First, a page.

Picking only experimental cinema will kill an actor’s career: Jiiva
The actor, whose long-delayed sci-fi film, Kee, is hitting screens this Friday, talks about the importance of balancing commercial and offbeat cinema
Jiiva’s earliest films, it can be said, were ahead of their time. Be it the murder mystery, Raam, the psychological drama, Katradhu Tamizh, or the first Tamil superhero film, Mugamoodi, regardless of their box office success, these were all films that weren’t run of the mill. The actor, for this reason, is confident about the reception to Kee, which he calls his “dream science fiction”. The film has been delayed by about two-three years. “When director Kalees pitched the story to the producers, all of them backed off thinking the idea was too futuristic. They weren't even aware that cyber crimes were happening around them. But luckily, Michael Rayappan sir believed in our vision and backed us."
He adds that a lot of cybercrimes that have happened in recent years were all written into this script, four years ago. "The concept is unique and we wanted it to be a film that spreads awareness. In fact, we had wrapped up the film even before the Tamil film celebrity leaks and the blue whale game happened,” he says. “The film also talks in detail about the sexual assaults and extortions aided by technology. I think it’s unfortunate that the film’s releasing after the Pollachi assault case, but nevertheless, I think it’s a pretty good time to tell this story.”
The actor plays a young ethical hacker in the film and quips that acting as a youngster is tougher than acting as a hacker. "Getting married and having a son has changed my mindset a lot; so, I had to mingle with youngsters born after 2000 to learn how technology has influenced their life." He feels fortunate to have belonged to a generation that saw both the inception and evolution of technology. "Being an 80s kid, I’ve seen black and white televisions, and then seen them turn into razor-thin displays. I’ve paid a bomb for phone calls, but today, you can call people from other countries for free. We all know the boon and bane of technology, but in recent times, we are hearing of people losing their life to games like PUBG. It’s true that we are also evolving in unexpected ways, and nobody seems to realise that."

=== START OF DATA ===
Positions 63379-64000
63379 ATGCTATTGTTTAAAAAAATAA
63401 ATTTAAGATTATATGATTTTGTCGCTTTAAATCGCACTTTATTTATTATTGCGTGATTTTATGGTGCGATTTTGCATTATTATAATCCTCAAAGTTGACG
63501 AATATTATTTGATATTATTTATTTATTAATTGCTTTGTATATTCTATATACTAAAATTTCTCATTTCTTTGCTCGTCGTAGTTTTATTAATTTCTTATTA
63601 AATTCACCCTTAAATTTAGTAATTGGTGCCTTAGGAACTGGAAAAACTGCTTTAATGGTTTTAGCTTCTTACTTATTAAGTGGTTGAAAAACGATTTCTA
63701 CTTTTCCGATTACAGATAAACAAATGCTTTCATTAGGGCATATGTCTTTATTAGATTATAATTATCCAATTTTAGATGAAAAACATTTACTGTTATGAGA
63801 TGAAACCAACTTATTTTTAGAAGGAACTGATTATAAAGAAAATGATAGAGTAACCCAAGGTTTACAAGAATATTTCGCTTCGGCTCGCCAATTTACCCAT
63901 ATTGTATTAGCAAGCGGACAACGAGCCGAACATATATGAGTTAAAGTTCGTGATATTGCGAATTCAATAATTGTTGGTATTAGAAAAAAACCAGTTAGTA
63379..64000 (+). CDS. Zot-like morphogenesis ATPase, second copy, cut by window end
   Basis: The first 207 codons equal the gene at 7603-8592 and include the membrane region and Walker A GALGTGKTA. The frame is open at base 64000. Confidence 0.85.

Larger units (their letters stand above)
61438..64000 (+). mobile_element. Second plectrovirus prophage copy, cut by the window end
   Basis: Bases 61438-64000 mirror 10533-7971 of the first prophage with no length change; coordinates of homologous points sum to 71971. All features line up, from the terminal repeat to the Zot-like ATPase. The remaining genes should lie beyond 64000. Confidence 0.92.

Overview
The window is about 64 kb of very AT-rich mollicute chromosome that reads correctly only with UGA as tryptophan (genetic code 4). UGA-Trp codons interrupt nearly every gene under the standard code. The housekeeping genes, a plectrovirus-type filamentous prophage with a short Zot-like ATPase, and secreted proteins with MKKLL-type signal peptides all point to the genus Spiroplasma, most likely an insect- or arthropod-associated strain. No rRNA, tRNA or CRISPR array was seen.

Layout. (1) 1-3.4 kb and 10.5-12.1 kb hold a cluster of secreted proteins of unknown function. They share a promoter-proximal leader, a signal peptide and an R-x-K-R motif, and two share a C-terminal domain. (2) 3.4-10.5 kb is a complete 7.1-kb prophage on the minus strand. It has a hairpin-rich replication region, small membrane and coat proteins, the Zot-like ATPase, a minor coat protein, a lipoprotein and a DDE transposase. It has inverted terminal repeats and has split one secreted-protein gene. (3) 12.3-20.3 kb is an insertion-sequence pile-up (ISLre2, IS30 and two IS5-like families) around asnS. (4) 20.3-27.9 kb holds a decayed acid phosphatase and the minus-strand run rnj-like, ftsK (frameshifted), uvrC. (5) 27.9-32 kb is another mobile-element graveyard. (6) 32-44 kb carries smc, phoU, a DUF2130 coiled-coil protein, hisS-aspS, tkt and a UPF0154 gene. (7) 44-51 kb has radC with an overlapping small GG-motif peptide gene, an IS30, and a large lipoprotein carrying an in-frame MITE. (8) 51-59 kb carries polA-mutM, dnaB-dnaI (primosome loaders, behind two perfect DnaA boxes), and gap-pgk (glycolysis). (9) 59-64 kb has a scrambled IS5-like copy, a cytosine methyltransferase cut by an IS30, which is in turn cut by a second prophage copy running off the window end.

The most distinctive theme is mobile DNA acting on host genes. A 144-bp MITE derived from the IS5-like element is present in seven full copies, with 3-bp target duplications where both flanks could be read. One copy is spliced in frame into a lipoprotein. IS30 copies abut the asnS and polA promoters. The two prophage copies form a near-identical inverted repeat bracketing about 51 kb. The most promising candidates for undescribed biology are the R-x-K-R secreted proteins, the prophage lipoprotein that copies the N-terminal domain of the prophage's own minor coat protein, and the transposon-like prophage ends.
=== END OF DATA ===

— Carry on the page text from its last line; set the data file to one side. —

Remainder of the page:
After beginning with some unusual films and characters, Jiiva’s career has since been full of safer films. But now again, he’s got films like Gorilla and Gypsy in the lineup. Could he be marking a return to what made him noteworthy? "I was able to experiment in the beginning, but I also made a lot of compromises. For instance, I hardly got paid for the films I did till 2012,” he reveals. “The roles I did in Raam and Katradhu Tamizh gave me an identity, but their theatrical run was limited. There came a time when producers stopped making films with me. And then commercially successful films turned me into a bankable actor. The responsibility as an actor increased and now when I sign a film, I think from many points of view." He’s sure that working on only experimental films will kill an actor’s career. "There has to be a good balance. For instance, when I go to Karaikudi, people there don’t ask me to do a film like Kattradhu Tamizh. They want me to do films like Thenavattu. People in North Chennai would rather that I do films like Siva Manasula Sakthi."
Jiiva draws parallels with one of his favourite cricketers, Clive Lloyd who said he loved playing every single match. “I want to enjoy working on each film,” he says. “Ten years back, there were only four genres, but it’s not the case now. When I reach 40 or 50, I want to see variety in my filmography. I'm confident that all my upcoming films will be a sign of excellence." Interestingly, this actor who loves cricket, plays Krishnamachari Srikkanth in his Hindi debut, '83, co-starring Ranveer Singh. "It's a great honour. I've met him a couple of times before, but I'm yet to talk to him to prepare for '83. I am super excited about shooting at Lord's."